"So the staff can take the items home. My wife, being the thrifty darling she is, grabbed every single crate of pads available since no one else wanted them. They filled our basement, and it took her many years to get through them all. We still have Tums." β€”u/Thunder_bird

On the left, menstrual pads, and on the right, Tums.

19. "I won a year's supply of Chick-fil-A at a grand opening. They gave us 52 free Chick-fil-A sandwich vouchers, which could luckily be used for nuggets as well. Considering how many of those nuggets I would've eaten if it had been unlimited, they got off very easily. I worked next door to a Chick-fil-A that summer, and I ate nuggets for lunch. Every. Single. Day." β€”u/PTRugger

Chick-fil-A nuggets with dipping sauces.

20. "When I was a kid, my Tastykake had a human fingernail in it. I was eating one of those delicious pink snowballs when I bit into something hard instead of the creamy, icing-y goodness that snowballs are known for. [So,] I won a year's supply of Tastykakes. Every week, a new box would be at my house. As a 10-year-old kid, life was pretty good." β€”u/SmokeyFromFriday

A kid fake smiling, or looking incredulous.

21. "I won lifetime passes to the Oregon Aquarium for being, like, their fifth millionth visitor. My original pass didn't expire until, like, the year of 2999. Then when I got a replacement, it showed the expiration as 2099. They got smart. I planned to name every child my name so they all could use that pass." β€”u/phoneaccts

A kid at an aquarium.

22. "During university orientation week, one of the local pubs held a competition where you could put your name in a draw to win a year's supply of meals for you and your flatmates. I won it, along with some other people, and it started off great. The meals were straight off the same menu as the bar food, so they were fairly decent. About three months later, they'd slipped to the point where they were essentially Pot Noodles with a squirt of tomato sauce." β€”u/hankwk

A plate with a single cherry tomato.

23. "I won a year's supply of condoms. I was in high school doing college tours, and they had open houses. They had clubs, frats, name it. One was apparently a club for safe sex, and I entered the drawing, along with nabbing 20 free condoms. Apparently, I won. I'm serious when I say these condoms were the cheapest, driest, and smelliest condoms you could ever imagine. A box of about 200 appeared on my doorstep once a month. The worst part was having them sent to my parents' house until I moved out." β€”u/ElVeritas

An assortment of different-colored condoms.

24. "I once went to a grand opening for QFC β€” Quality Food Center, a big grocery store β€” when I was 12. They were having a free raffle, so I entered. Did I win the plasma TV? No. Did I win the iPod classic? No. I won a year's supply of Tillamook cheese. It was a sheet of 12 coupons, each for two blocks of cheese. WTF was I going to do with cheese? I honestly didn't even like cheese at the time. After going home and moping for a while, I had an idea."

"After I discussed it with my parents, we went back to the QFC, and I met with the manager and proposed my idea. After being given a few more sheets, I sat in the entryway of the QFC with a cheese hat and sold them for face value. What did I do with the profit, you ask? I donated it to hurricane relief in New Orleans. I sat there for the whole day saying, 'Cheesy for the Big Easy?' to every customer who came in. This was shortly after Hurricane Katrina, and we ended up raising $500 that day." β€”u/glickmoney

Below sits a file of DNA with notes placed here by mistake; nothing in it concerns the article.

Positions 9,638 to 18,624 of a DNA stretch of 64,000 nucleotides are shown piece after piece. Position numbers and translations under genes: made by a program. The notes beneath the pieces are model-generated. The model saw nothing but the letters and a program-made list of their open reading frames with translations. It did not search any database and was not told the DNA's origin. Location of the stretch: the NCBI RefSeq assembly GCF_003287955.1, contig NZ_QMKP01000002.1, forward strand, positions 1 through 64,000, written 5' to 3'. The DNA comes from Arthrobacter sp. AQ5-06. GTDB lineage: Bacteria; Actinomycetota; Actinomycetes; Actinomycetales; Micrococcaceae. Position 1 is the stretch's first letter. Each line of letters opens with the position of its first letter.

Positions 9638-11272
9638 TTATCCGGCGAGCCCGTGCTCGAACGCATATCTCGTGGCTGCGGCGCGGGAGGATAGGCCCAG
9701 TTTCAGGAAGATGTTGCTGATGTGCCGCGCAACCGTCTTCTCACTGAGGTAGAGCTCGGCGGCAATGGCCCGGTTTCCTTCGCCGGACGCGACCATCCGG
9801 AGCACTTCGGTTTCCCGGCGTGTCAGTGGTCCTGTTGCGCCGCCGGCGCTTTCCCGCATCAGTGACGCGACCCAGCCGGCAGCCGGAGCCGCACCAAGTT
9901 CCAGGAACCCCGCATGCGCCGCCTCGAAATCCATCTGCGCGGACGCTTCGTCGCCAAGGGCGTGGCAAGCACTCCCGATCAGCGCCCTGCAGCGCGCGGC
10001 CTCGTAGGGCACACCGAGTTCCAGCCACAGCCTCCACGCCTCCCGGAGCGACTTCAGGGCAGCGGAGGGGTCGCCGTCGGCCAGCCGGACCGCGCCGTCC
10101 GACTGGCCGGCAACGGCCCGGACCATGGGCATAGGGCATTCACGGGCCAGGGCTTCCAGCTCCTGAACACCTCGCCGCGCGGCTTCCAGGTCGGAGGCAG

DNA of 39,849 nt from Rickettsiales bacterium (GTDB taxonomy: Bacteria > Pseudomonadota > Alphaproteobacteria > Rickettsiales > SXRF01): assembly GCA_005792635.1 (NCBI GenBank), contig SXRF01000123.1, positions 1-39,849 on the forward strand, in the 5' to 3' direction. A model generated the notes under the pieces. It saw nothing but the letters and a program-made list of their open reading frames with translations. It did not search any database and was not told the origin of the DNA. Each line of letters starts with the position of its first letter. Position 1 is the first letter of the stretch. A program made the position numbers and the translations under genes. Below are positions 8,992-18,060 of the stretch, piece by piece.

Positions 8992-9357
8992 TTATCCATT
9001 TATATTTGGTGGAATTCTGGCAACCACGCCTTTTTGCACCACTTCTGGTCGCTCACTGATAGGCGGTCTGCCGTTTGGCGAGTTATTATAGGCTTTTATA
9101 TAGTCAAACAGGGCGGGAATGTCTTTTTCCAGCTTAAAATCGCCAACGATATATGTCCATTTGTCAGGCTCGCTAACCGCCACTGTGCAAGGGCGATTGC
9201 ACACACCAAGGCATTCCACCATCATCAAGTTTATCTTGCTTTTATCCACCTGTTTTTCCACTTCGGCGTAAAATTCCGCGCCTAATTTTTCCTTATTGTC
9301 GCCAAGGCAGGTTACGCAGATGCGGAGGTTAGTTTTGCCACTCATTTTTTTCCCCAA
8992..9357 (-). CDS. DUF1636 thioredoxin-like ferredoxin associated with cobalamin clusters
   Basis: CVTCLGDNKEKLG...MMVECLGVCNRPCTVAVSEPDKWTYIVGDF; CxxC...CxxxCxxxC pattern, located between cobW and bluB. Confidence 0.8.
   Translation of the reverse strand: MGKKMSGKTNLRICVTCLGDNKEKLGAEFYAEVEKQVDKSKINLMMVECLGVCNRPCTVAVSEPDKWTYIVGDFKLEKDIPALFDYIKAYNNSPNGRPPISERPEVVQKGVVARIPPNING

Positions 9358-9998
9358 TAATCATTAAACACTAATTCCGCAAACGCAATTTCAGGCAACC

An assortment of different cheeses.

25. "I won a lifetime supply of Kraft mac 'n' cheese. But, being in college, it only lasted two quarters." β€”u/randommAnonymous

Kraft mac 'n' cheese in a bowl.

26. "I won a 20-month supply of Dippin' Dots from a Facebook promotion. They would ship a gallon bag in a dry ice container every month. It would only last for about three days before melting, and I was in college, so I just threw monthly Dippin' Dots parties. It made for a great pickup line." β€”u/Submersed

Dippin' Dots ice cream.

27. And finally: "New York has a trendy, expensive spot that does an annual food writing contest for their hot chocolate, which is kind of like a mug of warm pudding with fancy homemade marshmallows. Some upscale folks are really passionate about it come winter, and the place is established enough that they get lots of submissions. Even some well-known writers supposedly submit their entries. Anyhow, my sister lives near the place and insisted I enter and win the contest so she could have the prize, a week of free $6 hot chocolates. The theme that year was: 'Hot chocolate: with or without marshmallows, and why?' My contribution was a completely over the top, multi-generational epic designed to at least land third place in the long-form category. The story won, and they decided to create a new category for it they called 'best screenplay potential.' My sister was thrilled."

"About a year later, I was in the place for only the second time, since a friend wanted to try what was supposedly the best hot chocolate in the city. The manager says, 'Hey, you're that guy that wrote that story!' I was shocked since he'd only met me once, a year earlier. I asked how on earth he remembered me, and he said it was because my year of free hot chocolate was up. They gave my sister and me a YEAR of free hot chocolate instead of a week because they liked the story so much, but they never told us!" β€”u/jeremyjava

A cup of hot chocolate

Have you ever won a lifetime supply of anything? How did it turn out? Tell us in the comments!

Note: Some submissions have been edited for length and/or clarity.